Yes, there are clear advantages to staying on the grid if for no other reason as a backup to the backup battery power. Just because homeowners can be self-sufficient doesn’t mean they will choose to do so. In addition, especially in many urban areas, some power power plants still will be needed–rooftop solar isn’t going to power the world by itself. That the nature of those power plants will change–smaller plants than the 1,000 MW reactors or even 500 MW coal plants of today and more of them, and most powered by wind or solar, with some geothermal, etc added in. Homeowners staying on the grid will improve grid stability.

      Reply
      1. CaptD

        Unless there is a breakthrough in Physics within 15 years or less the concept of SMR will finally be put to bed, as ever more R&D is being terminated, here is the latest example:

        Babcock & Wilcox scaling back work on small modular nuke program
        http://www.snl.com/InteractiveX/article.aspx?CDID=A-27763880-11051&ID=27763880&Printable=1

        For the Utilities that run them, nuclear power plants are a cash cow that guarantees them an income stream for about 100 years when building, running and decommissioning are all included!  Note:That this does not include all the rate increases and BIG replacement projects needed along the way,  that will add many billions more to what the Utility generates (pun intended) for themselves and their shareholders!

        Knowing what we know now about “just” rooftop solar, it is a good bet that in 30 to 40 years if these nuclear power plants ever do get built, they will become a hugely expensive boondoggle that the people cannot afford!

        Excerpts from:

        http://cleantechnica.com/2014/04/15/greenest-source-power-french-response-low-carbon-strategy/#

    2. CaptD

      John Hughes – I agree, in twenty years solar panels will be just like vinyl windows are today, used everywhere because they make so much sense and save so much wasted energy!

      I also look to ever more eVehicles and their batteries plus any additional batteries (that I believe Companies like Tesla will soon market), will form a homes energy storage “mini-grid” in order to make use of as much of its locally generated energy as possible, especially for those that have good jobs and/or homes with large roofs. This is now happening in the Sunbelt and it will spread since people are no longer willing to pay huge amounts of money for something they can generate at home.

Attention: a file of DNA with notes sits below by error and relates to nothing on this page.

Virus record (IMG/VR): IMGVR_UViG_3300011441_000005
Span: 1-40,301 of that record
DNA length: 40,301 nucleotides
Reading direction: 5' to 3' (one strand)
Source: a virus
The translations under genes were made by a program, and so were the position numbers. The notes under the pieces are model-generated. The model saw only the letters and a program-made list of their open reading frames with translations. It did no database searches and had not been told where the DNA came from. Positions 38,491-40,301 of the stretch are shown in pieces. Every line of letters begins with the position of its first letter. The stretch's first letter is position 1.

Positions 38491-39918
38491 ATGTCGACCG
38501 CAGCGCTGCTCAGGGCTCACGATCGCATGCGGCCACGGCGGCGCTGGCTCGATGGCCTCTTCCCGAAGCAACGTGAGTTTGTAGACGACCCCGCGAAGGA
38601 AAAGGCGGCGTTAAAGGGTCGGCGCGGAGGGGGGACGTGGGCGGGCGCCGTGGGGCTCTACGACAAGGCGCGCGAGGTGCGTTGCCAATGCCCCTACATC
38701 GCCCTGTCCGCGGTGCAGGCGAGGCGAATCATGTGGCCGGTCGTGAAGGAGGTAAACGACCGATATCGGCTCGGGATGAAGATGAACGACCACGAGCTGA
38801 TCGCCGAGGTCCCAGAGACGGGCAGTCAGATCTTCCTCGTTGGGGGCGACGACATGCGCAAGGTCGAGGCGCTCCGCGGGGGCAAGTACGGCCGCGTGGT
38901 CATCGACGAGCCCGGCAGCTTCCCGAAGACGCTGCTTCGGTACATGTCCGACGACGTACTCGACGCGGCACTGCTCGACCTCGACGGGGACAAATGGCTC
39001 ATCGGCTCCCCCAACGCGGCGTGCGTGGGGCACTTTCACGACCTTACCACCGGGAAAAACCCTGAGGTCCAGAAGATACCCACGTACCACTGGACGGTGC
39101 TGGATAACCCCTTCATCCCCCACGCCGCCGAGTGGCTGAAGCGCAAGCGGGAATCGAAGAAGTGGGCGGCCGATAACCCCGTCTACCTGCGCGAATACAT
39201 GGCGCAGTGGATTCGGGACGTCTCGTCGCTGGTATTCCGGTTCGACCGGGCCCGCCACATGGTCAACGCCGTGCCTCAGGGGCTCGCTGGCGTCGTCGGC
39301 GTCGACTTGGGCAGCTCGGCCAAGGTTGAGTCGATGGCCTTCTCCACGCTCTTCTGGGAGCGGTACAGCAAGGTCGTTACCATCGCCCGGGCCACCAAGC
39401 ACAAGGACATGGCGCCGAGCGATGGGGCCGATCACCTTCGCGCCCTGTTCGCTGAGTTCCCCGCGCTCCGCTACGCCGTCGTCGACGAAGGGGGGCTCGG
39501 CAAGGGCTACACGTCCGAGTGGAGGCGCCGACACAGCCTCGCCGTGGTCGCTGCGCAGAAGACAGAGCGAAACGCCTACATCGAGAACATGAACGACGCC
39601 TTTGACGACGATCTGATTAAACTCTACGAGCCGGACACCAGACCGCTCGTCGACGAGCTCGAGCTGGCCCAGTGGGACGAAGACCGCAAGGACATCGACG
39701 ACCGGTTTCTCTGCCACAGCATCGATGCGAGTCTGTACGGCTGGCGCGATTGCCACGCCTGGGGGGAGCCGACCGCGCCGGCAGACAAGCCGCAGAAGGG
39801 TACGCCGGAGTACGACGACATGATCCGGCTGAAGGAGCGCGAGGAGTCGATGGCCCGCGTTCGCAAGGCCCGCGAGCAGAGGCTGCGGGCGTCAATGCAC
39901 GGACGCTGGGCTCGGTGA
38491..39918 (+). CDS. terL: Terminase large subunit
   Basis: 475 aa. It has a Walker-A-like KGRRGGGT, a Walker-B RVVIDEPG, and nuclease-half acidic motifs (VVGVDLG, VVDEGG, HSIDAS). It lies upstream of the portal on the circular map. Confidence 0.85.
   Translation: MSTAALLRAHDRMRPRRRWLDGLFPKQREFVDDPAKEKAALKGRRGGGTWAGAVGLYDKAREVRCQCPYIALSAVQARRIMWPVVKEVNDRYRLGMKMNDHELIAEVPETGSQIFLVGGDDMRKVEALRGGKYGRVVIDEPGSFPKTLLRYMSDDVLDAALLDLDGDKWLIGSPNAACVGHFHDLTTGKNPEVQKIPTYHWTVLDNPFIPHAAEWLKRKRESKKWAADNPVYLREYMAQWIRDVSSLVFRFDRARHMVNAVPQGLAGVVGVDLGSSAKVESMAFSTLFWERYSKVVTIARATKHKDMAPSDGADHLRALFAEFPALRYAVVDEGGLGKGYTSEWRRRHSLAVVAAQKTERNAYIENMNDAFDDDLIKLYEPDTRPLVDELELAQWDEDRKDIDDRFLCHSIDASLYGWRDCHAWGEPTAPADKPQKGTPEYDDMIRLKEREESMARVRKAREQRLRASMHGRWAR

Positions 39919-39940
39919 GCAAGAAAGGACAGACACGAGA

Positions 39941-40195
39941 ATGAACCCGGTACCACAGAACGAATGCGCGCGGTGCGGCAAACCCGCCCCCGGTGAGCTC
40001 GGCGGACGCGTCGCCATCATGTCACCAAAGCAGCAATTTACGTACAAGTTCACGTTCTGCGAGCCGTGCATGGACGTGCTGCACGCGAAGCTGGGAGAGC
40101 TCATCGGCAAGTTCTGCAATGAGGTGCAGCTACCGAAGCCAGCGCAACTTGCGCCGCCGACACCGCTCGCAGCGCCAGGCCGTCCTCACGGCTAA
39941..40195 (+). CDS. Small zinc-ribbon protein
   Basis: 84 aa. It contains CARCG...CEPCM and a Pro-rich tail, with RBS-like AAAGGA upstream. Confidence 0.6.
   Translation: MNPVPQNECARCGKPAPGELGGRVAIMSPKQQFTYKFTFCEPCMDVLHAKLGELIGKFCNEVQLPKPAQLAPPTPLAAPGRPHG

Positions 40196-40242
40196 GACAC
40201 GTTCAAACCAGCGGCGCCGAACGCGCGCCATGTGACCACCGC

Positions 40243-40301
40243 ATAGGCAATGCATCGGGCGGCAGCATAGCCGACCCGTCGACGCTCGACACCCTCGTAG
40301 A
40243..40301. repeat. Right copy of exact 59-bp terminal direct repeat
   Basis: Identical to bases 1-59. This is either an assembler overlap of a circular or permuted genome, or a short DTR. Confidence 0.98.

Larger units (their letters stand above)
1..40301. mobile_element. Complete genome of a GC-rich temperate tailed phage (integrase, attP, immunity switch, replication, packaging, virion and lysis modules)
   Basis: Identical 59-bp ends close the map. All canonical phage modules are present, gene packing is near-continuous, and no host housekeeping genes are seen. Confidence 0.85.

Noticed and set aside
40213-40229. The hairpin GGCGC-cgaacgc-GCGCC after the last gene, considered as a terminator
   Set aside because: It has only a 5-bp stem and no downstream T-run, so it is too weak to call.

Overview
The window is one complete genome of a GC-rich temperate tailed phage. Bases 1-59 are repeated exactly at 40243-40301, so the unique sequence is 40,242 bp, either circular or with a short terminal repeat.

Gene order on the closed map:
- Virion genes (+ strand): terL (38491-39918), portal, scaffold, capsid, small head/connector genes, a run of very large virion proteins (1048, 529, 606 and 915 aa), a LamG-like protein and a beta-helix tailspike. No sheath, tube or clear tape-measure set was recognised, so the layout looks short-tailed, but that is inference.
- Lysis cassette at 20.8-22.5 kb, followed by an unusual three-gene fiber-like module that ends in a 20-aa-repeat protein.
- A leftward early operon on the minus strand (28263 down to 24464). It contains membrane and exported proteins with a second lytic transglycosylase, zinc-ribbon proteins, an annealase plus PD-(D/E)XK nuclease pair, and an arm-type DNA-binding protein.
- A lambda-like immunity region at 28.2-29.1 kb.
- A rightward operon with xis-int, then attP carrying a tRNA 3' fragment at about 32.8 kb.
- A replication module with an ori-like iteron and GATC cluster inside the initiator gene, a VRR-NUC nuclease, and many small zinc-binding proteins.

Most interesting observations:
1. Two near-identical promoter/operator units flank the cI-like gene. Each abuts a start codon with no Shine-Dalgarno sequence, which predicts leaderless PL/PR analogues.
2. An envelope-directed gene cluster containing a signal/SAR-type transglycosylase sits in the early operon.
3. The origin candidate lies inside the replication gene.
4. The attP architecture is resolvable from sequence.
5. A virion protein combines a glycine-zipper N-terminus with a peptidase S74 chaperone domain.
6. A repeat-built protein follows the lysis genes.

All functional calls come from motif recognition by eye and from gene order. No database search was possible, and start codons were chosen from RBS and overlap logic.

Reply
  2. Pingback: Goldman Sachs Sees a Solar Future | American Friends Service Committee of Western Massachusetts

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  5. CaptD

    By NOT building new nuclear power plants like those that were being considered in Flordia the people will save many Billions of dollars!

    It is amazing to me that the nuclear industry always wants to sideline the radioactive waste issue until sometime in the far distant future so that they don’t have to deal with it…

    Also, unmentioned is IF there are no cost over runs and/or IF nothing goes BAD before they are fully decommissioned over half a century later…

    Those are two BIG  IF’s that make building new nuclear no longer cost effect, unless someone is getting paid to push the plan for the Utilities who hope to profit from them…

    +

    For the Utilities that run them, nuclear power plants are a cash cow that guarantees them an income stream for about 100 years when building, running and decommissioning are all included!  Note: That this does not include all the rate increases and BIG replacement projects needed along the way, that will add many billions more to what the Utility generates (pun intended) for themselves and their shareholders!

    Knowing what we know now about “just” rooftop solar, it is a good bet that in 30 to 40 years if these nuclear power plants ever do get built, they will become a hugely expensive boondoggle that the people cannot afford!

    Excerpts from:

    http://cleantechnica.com/2014/04/15/greenest-source-power-french-response-low-carbon-strategy/#

    Reply
  6. CaptD

    Lets not let our past nuclear shortsightedness keep US from looking at other solutions that do not require the use of RISKY nuclear and/or the generation of additional nuclear waste which mankind will have to deal with for generations, whose total cost both fiscally and environmentally are as yet unknown.

    Solar in the form of Wind is good, but when Ocean-water Current and/or Tidal generation comes online then it will be a game changer since it will provide 24/7 TRULY GREEN energy in very large quantities.

    Soon to be deployed:
    The Tide Is High · Lockheed Martin:

    http://www.lockheedmartin.com/

    and in the near future perhaps even this new form of generation:

    Global Sustainable Electricity, Fresh Water, and Deep-Ocean Mining from Marshall Hydrothermal http://shar.es/T5Dai

    If we enable engineers to examine all solutions with equal funding, then 10 to 20 years from now there will be no need for aging nuclear reactors unless there is a fundamental breakthrough in physics…

    Excerpts from: http://theenergycollective.com/jessejenkins/368706/can-nuclear-power-and-renewable-energy-learn-get-along#comment-127091

    Reply